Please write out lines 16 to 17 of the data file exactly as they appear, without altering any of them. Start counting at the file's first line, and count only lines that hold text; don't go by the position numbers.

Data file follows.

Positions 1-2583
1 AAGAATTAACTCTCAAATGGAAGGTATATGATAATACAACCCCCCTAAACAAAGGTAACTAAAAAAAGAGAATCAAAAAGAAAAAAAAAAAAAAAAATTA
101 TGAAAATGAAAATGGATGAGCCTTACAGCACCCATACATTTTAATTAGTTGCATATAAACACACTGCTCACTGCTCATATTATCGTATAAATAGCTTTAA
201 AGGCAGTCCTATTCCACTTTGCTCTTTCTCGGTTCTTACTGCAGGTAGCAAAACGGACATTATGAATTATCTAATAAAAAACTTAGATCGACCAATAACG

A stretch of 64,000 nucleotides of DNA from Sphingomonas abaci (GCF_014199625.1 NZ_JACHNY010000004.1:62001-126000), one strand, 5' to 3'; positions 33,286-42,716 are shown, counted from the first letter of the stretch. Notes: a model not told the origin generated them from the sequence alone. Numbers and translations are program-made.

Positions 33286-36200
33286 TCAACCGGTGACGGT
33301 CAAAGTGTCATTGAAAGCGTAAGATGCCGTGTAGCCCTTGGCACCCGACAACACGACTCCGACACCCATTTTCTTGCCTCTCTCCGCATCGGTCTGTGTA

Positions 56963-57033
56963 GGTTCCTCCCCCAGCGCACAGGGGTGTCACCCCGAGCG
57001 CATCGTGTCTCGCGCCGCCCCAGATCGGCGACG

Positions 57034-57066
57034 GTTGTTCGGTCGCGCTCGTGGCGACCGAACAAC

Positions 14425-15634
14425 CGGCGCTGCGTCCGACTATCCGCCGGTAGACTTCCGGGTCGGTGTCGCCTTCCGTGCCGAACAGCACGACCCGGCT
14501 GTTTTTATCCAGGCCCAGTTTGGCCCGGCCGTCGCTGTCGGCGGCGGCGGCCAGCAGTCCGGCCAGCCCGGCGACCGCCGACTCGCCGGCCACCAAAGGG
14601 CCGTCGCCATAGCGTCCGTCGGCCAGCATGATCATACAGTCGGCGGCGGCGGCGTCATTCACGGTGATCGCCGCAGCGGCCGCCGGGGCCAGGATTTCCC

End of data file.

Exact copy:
14501 GTTTTTATCCAGGCCCAGTTTGGCCCGGCCGTCGCTGTCGGCGGCGGCGGCCAGCAGTCCGGCCAGCCCGGCGACCGCCGACTCGCCGGCCACCAAAGGG
14601 CCGTCGCCATAGCGTCCGTCGGCCAGCATGATCATACAGTCGGCGGCGGCGGCGTCATTCACGGTGATCGCCGCAGCGGCCGCCGGGGCCAGGATTTCCC